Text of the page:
Bulgaria’s 2017 parliamentary elections: Battles for the cities shape up
With the deadline for political parties and coalitions competing in Bulgaria’s March 26 2017 early parliamentary elections having passed, the names of the major contestants in the country’s largest cities are known.
Candidate MPs from 12 parties and nine coalitions are battling for the 240 seats in the National Assembly, Bulgaria’s unicameral Parliament. The lists of the rivals include political party leaders – some in direct face-off races in major cities – other well-known figures and a few notable newcomers to Bulgaria’s electoral brawling.
Observers’ eyes will be on the 25th, 23rd and 24th electoral districts in the capital city Sofia, sites of skirmishes between leaders and prominent politicians. No less so, eyes will be on other large cities such as Plovdiv, Varna and Bourgas.
In Sofia’s 25th electoral district, one of the largest in the country and which sends a number of MPs to the National Assembly, candidates include GERB leader and former prime minister Boiko Borissov, Bulgarian Socialist Party leader Kornelia Ninova, New Republic leader Radan Kanev, Yes Bulgaria leader Hristo Ivanov, Volya leader and cut-price pharmaceuticals business person Vesselin Mareshki, and Ataka leader Volen Siderov, on the ticket of the United Patriots coalition of which his far-right party is now part.
Others standing in this district include Svetoslav Vitkov, whose Glas Naroden has a joined an electoral coalition with the centre-right Reformist Bloc grouping, and close Siderov ally in Ataka, Dessislav Chukolov.
In the 24th electoral district in Sofia, there are two former ministers from the second Borissov government – Vladislav Goranov of GERB, who was finance minister, and Petar Moskov, the former health minister who is heading the Reformist Bloc’s electoral campaign.
The electoral race in the 24th district also features Martin Dimitrov for the New Republic party.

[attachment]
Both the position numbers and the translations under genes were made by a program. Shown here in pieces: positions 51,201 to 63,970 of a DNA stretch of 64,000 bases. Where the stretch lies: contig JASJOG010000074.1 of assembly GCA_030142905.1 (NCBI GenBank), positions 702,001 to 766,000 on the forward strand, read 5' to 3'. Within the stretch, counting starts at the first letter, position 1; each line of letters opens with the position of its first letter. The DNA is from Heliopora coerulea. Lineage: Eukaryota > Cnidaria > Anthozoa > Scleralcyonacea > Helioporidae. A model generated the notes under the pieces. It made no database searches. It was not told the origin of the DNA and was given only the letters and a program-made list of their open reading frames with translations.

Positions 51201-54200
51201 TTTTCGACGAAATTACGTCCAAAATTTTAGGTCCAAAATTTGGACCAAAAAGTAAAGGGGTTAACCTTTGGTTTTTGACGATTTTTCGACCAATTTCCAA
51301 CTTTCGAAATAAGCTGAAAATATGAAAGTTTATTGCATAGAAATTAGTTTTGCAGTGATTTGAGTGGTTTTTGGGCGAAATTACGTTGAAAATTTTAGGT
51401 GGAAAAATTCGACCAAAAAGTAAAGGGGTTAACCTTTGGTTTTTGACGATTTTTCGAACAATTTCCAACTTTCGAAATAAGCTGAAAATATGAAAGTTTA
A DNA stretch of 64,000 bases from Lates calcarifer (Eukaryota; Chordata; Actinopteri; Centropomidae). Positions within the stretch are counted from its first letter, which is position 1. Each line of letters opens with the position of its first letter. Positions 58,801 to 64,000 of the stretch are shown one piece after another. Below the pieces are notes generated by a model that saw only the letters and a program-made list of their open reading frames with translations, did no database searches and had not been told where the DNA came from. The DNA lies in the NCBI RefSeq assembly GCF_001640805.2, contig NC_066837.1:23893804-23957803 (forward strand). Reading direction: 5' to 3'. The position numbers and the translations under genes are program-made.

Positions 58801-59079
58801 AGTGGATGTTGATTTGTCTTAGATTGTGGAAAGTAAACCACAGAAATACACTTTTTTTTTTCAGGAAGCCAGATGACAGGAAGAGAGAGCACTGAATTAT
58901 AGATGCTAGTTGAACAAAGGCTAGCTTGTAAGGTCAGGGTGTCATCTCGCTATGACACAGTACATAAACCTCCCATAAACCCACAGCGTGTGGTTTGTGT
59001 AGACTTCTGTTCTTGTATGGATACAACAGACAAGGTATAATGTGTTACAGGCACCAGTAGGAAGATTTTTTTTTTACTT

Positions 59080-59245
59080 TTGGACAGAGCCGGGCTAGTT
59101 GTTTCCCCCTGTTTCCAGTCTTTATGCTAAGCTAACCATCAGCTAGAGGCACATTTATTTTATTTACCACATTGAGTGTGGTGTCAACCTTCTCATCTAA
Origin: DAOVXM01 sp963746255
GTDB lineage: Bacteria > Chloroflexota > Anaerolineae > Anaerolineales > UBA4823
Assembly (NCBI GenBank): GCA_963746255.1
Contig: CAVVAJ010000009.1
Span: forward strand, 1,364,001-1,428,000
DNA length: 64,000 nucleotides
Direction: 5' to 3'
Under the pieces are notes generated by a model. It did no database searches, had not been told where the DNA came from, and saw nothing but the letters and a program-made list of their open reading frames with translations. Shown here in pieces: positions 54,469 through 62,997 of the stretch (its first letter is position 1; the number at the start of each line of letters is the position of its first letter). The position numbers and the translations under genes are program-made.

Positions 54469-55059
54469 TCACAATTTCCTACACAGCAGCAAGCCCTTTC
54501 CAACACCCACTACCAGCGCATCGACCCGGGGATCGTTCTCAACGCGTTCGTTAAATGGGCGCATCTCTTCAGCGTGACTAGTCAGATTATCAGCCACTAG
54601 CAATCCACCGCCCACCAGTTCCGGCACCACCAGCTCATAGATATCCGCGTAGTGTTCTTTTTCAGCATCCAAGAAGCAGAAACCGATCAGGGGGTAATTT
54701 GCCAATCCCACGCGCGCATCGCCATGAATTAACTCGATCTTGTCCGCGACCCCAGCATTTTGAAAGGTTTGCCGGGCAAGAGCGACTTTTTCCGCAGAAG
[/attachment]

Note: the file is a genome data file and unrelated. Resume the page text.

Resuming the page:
In the same electoral district, the Bulgarian Socialist Party has nominated Stefan Danailov, a renowned actor, BSP veteran and who was its vice-presidential candidate on the defeated Kalfin ticket in 2011. Yes Bulgaria’s candidate is Stefan Tafrov, formerly Bulgaria’s permanent representative to the UN. Film director Evgenii Mihailov, most recently in the headlines for his open letter opposing the Irina Bokova candidacy to head the UN, is the candidate of Lyutvi Mestan’s DOST party, a breakaway from the Movement for Rights and Freedoms that Mestan used to lead.
Also standing in the 24th is Tatyana Doncheva, the former BSP MP and one-time candidate of that party to be mayor of Sofia, who is representing her Movement 21 party’s coalition with ABC.
In the 23rd electoral district in Sofia, a report that raised eyebrows is that Slavi Binev is said to be a candidate for the Movement for Rights and Freedoms. What makes this extraordinary – if true – there is no reference to it on the MRF website – is that Binev formerly was an MEP for Siderov’s Ataka and has a track record in far-right politics. Years ago, when he was a Sofia mayoral candidate, he was lampooned with a poster depicting him wearing a fez.
In the 23rd district, the high-profile United Patriots candidate is Valeri Simeonov, co-leader of the Patriotic Front and leader of the National Movement for the Salvation of Bulgaria party. GERB has nominated Tomislav Donchev, formerly deputy prime minister in charge of EU funds, while the BSP has put up its city leader, Zhelyu Boichev.
Two other party leaders are candidates in the 23rd district: Bozhidar Lukarski, leader of the Union of Democratic Forces and the nominee of the Reformist Bloc-Glas Naroden coalition, and Konstantin Prodanov, recently elected leader of the ABC party that was founded by former BSP leader and former president Georgi Purvanov. The Yes Bulgaria hat in the ring in the 23rd is represented by Antoaneta Tsoneva, who was prominent in the 2013/14 anti-government Protest Network.
In the 23rd district of Sofia, the New Republic ticket is headed by Traicho Traikov, a former minister in the first Borissov government before being axed, and who was the Reformist Bloc’s candidate in the 2016 presidential elections, running sixth.
The City of Plovdiv sees Borissov also as a candidate MP, up against the BSP’s Ivo Hristov, former defence minister and Bulgarian Agrarian National Union party leader Nikolai Nenchev for the Reformist Bloc, and Slavcho Atanassov for the Patriotic Front. A former mayor of Plovdiv, Atanassov twice has been narrowly beaten by GERB’s Ivan Totev to be first citizen of Bulgaria’s second city, and most recently has been chairperson of the parliamentary committee on culture.
In the Plovdiv region, the GERB list is headed by former defence chief and fighter pilot Konstantin Popov, who resigned as defence chief when former air force commander Roumen Radev was elected president. The BSP list leader is Georgi Turnovaliiski, for Yes Bulgaria, Velizar Shalamanov, the MRF, Dezhevdet Chakurov, New Republic, Dani Kanazireva, ABC-Movement 21, Vladimir Marinov, and the Reformist Bloc-Movement 21, Bozhidar Lukarski.